To see how each performs, you can filter for different accounts, including cash, investment, credit, loan, mortgage, and other account types. I personally like seeing the credit accounts — Personal Capital tracks the credit availability and utilization for my credit cards.
Overall, monitoring your net worth is a great way to stay on track financially, and Personal Capital makes it easy.
3 Areas Where Personal Capital Could Improve
Personal Capital is a great (free) financial app, but there are a few things I don’t like about it:
❌ Personal Capital Is Not a Budgeting App
While you can track your spending, you can only set a monthly budget amount — not budgets for individual categories. This lack of control doesn’t allow you to limit your spending and plan for each category but simply track it along the way.
The pie chart provides a nice visual of where your money is going. However, the budgeting tool is simply a tracker; it’s not a proactive tool like YNAB or Mint.
Read more >>> Mint vs YNAB: Which Budgeting App Is Better?
❌ Wealth Management Requires at Least $100,000 Invested
Personal Capital offers its customers complete financial planning services and access to a team of licensed financial advisors — but only if you have $100,000.
The Personal Capital Wealth Management service is exclusively available to customers who link investment accounts worth $100,000 or more. And once you have that amount, they WILL call your cell phone to set up a consultation and try to win you as a client.
To be fair, this service is one of the better financial advisory services around. The 0.89% fee is lower than most traditional financial planners.
If you’re under the $100,000 threshold, you’ll need to find another financial advisor to work with. But if you’re able to meet the investment minimum, you can check out Personal Capital’s Wealth Management services here.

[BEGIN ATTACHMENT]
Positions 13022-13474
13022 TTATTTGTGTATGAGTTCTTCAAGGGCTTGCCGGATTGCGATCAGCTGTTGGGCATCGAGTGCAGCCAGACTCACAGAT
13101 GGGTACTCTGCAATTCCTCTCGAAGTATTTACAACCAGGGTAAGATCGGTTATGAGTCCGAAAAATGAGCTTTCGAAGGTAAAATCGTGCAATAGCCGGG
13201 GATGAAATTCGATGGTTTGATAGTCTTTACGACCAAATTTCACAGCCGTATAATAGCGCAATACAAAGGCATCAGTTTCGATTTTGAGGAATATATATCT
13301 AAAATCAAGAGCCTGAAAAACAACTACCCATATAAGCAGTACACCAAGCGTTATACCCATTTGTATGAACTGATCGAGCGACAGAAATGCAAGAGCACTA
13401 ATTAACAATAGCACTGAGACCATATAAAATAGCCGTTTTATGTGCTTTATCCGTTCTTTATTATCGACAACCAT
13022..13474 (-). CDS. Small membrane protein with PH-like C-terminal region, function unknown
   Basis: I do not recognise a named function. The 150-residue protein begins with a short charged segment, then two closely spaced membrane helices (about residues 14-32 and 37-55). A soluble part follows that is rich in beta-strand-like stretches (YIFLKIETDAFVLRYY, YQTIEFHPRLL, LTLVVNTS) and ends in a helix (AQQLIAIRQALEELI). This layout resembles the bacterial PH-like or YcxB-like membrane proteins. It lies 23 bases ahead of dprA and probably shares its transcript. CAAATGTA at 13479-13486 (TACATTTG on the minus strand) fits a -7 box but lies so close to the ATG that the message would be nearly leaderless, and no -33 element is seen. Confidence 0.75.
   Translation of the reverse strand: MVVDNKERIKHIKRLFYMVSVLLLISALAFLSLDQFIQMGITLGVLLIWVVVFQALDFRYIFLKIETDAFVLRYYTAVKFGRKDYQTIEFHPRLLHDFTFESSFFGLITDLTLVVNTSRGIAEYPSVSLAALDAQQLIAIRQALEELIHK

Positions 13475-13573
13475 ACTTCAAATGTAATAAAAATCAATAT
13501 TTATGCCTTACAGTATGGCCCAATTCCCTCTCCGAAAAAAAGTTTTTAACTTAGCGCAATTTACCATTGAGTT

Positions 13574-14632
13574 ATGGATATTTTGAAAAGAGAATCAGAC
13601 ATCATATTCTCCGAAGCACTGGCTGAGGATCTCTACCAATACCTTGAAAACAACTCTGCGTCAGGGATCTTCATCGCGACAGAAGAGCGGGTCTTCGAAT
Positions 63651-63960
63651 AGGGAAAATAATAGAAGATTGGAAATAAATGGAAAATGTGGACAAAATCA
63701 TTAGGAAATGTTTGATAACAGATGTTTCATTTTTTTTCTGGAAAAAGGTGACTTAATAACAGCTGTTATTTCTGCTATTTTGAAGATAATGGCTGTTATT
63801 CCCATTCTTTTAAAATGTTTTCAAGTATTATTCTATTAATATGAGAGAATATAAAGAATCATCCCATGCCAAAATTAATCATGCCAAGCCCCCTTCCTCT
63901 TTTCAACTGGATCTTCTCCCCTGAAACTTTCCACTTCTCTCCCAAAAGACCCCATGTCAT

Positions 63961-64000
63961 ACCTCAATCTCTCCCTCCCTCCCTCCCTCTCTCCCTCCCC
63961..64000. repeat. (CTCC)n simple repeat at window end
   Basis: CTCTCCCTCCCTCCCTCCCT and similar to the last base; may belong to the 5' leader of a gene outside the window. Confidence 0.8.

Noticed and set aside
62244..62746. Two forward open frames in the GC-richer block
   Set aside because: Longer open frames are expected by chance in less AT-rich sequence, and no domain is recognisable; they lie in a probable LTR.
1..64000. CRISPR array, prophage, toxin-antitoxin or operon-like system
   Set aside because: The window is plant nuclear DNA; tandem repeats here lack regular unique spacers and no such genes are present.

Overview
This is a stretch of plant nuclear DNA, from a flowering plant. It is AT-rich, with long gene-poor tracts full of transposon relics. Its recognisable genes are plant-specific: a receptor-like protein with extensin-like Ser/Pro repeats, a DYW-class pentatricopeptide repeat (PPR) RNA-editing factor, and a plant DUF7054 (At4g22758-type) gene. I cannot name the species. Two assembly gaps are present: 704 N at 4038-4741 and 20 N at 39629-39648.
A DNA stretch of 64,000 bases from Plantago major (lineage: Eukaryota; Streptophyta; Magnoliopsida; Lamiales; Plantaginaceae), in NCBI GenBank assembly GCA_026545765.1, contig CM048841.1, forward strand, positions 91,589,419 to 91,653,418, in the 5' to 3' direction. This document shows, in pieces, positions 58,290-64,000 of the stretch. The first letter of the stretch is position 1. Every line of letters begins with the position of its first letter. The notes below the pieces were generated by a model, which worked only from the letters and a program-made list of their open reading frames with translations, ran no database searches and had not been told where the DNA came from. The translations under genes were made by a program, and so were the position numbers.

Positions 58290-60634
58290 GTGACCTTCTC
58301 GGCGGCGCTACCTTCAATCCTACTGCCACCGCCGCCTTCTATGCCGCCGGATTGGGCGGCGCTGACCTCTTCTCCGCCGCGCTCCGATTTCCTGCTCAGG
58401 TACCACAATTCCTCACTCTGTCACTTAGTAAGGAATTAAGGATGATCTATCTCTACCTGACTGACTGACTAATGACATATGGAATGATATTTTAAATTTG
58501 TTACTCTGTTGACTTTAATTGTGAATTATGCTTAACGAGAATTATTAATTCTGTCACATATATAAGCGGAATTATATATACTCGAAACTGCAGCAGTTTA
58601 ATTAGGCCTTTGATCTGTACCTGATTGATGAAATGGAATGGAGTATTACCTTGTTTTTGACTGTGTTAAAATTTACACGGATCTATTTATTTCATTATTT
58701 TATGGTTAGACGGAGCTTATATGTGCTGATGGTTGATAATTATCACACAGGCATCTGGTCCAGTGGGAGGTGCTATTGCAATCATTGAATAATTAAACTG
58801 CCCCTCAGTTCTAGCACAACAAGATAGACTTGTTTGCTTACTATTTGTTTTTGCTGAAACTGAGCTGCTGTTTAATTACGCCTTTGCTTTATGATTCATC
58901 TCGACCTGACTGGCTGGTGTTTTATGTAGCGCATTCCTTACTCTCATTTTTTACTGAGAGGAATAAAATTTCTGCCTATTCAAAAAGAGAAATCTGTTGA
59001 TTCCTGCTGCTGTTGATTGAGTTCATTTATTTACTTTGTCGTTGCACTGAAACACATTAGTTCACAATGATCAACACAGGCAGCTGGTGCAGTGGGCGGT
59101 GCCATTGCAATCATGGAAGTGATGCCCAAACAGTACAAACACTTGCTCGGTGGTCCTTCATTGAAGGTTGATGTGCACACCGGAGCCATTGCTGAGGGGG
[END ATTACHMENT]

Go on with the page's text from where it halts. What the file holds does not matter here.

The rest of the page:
❌ No Debit Cards in the Personal Capital Cash™ Account
While the app and wealth management get most of the attention, Personal Capital offers a cash account that pays a decent interest rate.
The downside? You can’t get a debit card with the cash account, making it a weak offering as a checking account. Personal Capital says they are “working on it” on the website, but without a debit card, the account is solely for online transactions and savings.
Personal Capital is a great investment app that offers helpful insights into your portfolio. The fee analyzer alone can save you thousands of dollars. Plus, the retirement planners give just enough detail to help you make sure you’re on track without overwhelming you.
To be sure, Personal Capital isn’t without its shortcomings. It only offers wealth management services to users with $100,000 or more and its budgeting tools are subpar. But all things considered, I do truly think that Personal Capital is a solid tool that can help you make smarter investing decisions.
Personal Capital Disclosure – Personal Capital Advisors Corporation (“PCAC”) compensates Webpals Systems S. C LTD for new leads. Webpals Systems S. C LTD is not an investment client of PCAC.